Like the other heads tested, the AVN726E has dual-zone A/V capability and can serve as the basis for a rear-seat entertainment system when monitors and other components are added. And it's also only one of two that plays compressed DivX videos.
While the GUI of the AVN726E's 7-inch touchscreen isn't the most sophisticated, it's easy to use and responds quickly to inputs. (A remote control is also available, although we didn't test it.) But accessing music on a fully loaded, high-capacity iPod is tedious since there's no quick-scroll function, only up/down buttons that have to be pressed repeatedly to get to the tunes you want.
For navigation the Eclipse AVN726E uses flash-based memory, so it routes or reroutes quickly. But it can be slow to acquire satellite connection, taking up to a minute in some instances. The AVN726E map graphics are the best of the bunch and include realistic 3D renderings of buildings and other structures. And if a 3D image blocks a destination, the image dims to reveal it.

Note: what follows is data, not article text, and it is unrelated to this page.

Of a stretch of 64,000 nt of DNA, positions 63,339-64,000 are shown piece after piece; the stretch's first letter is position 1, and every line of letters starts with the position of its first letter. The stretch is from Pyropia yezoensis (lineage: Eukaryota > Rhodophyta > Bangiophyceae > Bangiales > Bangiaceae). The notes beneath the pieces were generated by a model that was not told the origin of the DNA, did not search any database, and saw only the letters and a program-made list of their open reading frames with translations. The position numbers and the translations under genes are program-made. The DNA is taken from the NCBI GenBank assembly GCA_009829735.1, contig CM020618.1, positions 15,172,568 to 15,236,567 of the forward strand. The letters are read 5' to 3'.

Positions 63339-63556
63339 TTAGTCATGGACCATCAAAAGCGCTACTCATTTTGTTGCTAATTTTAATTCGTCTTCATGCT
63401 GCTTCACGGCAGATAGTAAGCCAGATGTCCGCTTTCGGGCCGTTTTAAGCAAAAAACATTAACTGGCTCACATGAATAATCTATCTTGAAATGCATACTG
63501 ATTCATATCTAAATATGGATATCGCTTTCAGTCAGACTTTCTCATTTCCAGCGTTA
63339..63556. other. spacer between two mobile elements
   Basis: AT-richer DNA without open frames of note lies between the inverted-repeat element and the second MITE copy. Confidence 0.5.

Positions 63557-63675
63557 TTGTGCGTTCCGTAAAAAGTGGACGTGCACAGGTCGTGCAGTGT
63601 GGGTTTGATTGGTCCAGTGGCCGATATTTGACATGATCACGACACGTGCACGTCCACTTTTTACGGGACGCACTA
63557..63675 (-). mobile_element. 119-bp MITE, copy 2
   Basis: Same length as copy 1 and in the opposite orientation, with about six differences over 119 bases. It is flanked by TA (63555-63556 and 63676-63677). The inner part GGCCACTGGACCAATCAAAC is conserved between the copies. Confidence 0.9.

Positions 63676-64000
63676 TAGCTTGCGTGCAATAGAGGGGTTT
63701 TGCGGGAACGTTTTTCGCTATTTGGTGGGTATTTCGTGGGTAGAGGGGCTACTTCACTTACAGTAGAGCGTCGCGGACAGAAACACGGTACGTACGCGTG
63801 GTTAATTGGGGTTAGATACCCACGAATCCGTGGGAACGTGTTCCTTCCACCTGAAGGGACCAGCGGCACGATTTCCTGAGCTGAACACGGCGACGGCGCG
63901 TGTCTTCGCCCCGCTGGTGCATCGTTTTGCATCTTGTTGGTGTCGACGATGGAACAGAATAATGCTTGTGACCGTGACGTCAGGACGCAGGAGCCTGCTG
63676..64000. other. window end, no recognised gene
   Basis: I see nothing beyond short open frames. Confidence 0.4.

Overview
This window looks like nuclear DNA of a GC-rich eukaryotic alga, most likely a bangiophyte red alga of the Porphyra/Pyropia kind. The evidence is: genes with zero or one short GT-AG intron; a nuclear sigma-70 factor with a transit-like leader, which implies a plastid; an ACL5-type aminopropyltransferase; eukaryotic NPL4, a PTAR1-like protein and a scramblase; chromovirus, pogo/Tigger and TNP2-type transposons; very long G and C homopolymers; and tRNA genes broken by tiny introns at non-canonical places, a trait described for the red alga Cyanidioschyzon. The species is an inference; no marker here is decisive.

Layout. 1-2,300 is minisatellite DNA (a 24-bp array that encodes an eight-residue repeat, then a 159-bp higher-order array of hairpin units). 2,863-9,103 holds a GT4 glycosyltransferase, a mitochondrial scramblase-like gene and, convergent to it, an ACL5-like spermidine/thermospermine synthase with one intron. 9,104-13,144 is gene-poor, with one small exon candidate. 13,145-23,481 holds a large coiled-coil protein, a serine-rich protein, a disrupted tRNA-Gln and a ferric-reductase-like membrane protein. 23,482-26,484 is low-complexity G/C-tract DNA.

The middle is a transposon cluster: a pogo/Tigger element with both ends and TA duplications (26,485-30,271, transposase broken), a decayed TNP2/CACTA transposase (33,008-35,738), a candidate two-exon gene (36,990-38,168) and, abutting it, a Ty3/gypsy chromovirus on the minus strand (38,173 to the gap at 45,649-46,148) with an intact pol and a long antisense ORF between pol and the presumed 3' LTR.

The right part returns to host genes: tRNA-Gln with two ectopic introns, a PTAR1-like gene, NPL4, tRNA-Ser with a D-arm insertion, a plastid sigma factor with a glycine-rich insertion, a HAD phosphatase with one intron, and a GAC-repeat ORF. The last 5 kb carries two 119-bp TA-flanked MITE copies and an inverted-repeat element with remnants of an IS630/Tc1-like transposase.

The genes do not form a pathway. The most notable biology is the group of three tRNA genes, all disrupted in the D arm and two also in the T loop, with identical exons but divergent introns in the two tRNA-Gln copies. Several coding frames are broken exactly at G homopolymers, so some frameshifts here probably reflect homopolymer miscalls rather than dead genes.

The Eclipse AVN726E's nav system is the only one that allows you to add traffic camera locations, and it will also sound an alert when you're approaching one. But one of our main gripes was that the TTS voice prompts were close to indecipherable at times.
Editor's Note: After completion of our testing, Eclipse announced its departure from the U.S. market. While the company's products may still be available — and possibly at bargain prices — this will obviously affect long-term product support.
Kenwood Excelon DNX9140
Pros: Unique reverse-tilt screen reduces glare, great Garmin navigation interface, sends and receives text messages
Cons: Unstable DVD playback, slow USB connectivity, can't add both satellite and HD Radio
As the replacement head unit in a 2008 Honda Odyssey that's an Edmunds.com vanpool vehicle, Kenwood's DNX9140 got ample road test time and use. It has a CD/DVD drive, navigation, Bluetooth and the ability to add everything from an iPod to HD Radio. Its 6.98-inch touchscreen also features an exclusive reverse tilt mechanism that shifts the top forward to reduce glare.
One of the big selling points of the DNX9140 is that it uses Garmin's nav technology, including a user-friendly interface. It's also hard-drive-based for quick routing and rerouting and includes mapping for the entire U.S. (including Alaska and Hawaii) and Canada.